The “Faith Strikes Back” section largely looks at believers’ attempts to deflect the conflict, either by apologetics that claim that science actually points to (their) religion, or by attempts to discredit science. Coyne looks at (and rebuts) such apologetics as the argument from fine tuning, or the science does bad things trope. He spends some time addressing the derogatory term “scientism” where theists accuse science supporters of operating on faith just as much as theists do. To level the playing field, he (yay!) coins a neologism, religionism. He defines religionism as “The tendency of religion to overstep its boundaries by making unwarranted statements about the universe or by demanding unearned authority”. I’m keeping that term, it’s a good one.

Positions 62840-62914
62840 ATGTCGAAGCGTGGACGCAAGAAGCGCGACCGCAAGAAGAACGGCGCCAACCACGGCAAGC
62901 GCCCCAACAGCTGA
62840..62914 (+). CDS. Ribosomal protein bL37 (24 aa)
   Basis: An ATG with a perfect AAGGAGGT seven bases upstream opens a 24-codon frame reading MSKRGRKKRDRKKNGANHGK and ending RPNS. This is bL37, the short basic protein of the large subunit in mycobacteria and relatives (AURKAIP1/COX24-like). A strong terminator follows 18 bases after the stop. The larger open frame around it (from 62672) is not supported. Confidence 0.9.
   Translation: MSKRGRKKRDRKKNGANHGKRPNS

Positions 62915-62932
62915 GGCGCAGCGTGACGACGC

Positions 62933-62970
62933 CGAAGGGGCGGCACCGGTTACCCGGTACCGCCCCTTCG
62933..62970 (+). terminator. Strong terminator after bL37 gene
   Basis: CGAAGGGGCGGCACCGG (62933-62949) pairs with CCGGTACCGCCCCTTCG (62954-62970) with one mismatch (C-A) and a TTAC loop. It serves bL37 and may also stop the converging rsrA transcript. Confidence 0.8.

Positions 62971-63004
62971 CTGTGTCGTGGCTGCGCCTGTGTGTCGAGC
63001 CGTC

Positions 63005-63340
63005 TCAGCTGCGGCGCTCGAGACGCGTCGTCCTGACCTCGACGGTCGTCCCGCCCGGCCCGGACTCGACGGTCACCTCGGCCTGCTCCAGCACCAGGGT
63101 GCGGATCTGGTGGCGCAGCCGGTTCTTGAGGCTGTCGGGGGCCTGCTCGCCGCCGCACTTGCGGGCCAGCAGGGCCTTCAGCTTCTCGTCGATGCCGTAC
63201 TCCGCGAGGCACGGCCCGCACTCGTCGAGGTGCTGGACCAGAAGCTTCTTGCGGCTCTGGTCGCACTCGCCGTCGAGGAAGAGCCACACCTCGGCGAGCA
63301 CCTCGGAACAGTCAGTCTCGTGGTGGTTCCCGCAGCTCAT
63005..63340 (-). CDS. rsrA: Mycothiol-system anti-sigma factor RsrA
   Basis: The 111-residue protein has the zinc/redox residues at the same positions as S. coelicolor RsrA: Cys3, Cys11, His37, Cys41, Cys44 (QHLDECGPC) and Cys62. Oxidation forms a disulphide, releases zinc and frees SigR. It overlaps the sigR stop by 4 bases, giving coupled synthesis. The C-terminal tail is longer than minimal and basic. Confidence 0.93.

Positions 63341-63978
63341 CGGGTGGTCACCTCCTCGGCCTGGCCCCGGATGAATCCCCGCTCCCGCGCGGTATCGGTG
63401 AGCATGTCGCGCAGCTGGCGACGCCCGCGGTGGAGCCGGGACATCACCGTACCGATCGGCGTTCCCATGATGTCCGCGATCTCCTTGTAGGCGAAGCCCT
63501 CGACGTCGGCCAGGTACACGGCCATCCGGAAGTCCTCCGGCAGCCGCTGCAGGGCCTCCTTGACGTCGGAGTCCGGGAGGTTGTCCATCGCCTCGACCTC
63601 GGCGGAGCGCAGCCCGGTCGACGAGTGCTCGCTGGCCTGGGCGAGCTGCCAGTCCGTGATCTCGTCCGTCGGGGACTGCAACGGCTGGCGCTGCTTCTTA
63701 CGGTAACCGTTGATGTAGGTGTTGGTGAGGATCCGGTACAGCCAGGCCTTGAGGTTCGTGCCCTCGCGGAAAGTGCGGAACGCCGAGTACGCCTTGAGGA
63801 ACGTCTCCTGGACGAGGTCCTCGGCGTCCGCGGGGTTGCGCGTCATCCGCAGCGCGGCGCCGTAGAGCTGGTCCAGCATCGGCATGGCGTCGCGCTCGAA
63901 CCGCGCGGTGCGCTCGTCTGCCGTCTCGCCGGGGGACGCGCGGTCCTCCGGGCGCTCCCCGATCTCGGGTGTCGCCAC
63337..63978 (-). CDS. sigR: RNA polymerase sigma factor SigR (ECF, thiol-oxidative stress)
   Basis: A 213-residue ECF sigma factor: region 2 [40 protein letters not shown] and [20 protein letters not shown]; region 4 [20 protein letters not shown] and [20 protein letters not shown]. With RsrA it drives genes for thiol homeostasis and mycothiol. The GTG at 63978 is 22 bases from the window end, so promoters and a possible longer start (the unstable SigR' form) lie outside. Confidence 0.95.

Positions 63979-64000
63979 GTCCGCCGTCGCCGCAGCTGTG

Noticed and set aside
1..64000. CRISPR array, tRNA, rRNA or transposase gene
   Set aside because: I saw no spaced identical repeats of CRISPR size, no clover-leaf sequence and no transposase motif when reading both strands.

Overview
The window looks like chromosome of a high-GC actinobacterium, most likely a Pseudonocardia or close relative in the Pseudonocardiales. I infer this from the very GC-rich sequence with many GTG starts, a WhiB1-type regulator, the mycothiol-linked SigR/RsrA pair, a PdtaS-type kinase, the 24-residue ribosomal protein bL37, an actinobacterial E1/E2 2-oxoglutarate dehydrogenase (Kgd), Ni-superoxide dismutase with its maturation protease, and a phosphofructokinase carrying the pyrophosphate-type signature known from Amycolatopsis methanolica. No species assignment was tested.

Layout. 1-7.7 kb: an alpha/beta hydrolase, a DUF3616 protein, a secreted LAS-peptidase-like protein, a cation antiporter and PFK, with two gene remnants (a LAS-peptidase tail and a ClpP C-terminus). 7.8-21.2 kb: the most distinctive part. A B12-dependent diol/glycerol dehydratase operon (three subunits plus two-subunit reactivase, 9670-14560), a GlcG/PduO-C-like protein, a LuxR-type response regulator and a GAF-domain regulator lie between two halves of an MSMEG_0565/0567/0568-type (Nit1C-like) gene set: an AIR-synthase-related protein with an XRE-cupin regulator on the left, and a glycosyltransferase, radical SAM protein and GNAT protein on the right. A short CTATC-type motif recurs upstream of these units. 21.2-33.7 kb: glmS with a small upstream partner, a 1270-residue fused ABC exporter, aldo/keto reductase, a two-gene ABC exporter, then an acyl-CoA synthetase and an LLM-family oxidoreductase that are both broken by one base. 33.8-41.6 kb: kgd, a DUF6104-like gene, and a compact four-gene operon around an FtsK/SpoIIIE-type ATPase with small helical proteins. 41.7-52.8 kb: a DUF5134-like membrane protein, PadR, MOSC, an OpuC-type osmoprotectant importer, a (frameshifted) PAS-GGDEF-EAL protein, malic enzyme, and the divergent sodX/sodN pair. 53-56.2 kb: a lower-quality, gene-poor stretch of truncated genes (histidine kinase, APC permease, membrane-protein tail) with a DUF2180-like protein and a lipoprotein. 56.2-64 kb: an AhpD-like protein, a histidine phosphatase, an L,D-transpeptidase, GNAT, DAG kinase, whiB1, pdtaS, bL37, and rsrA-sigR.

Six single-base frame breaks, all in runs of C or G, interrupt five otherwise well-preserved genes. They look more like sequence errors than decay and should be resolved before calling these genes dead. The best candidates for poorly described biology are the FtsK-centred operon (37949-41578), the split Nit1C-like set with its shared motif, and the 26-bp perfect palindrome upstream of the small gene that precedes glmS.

His concluding section Why Does it Matter?, looks at the harmful effects of faith mostly in examples relating to healthcare, and he does not confine this to only religious faith, but also looks at faith in medical quackery as another aspect of the same problem. As he draws to a conclusion, he speaks out strongly against faith, in a style reminiscent of recent books by Sam Harris or Christopher Hitchens.
As I read through this book, the one question I kept asking myself was “who is the intended audience for this book?” Was it aimed at atheist accommodationists, liberal believers, religious scientists? I wasn’t entirely sure. So I emailed Jerry to ask this question, and he sent me an answer that he had provided to just that same question from his publisher: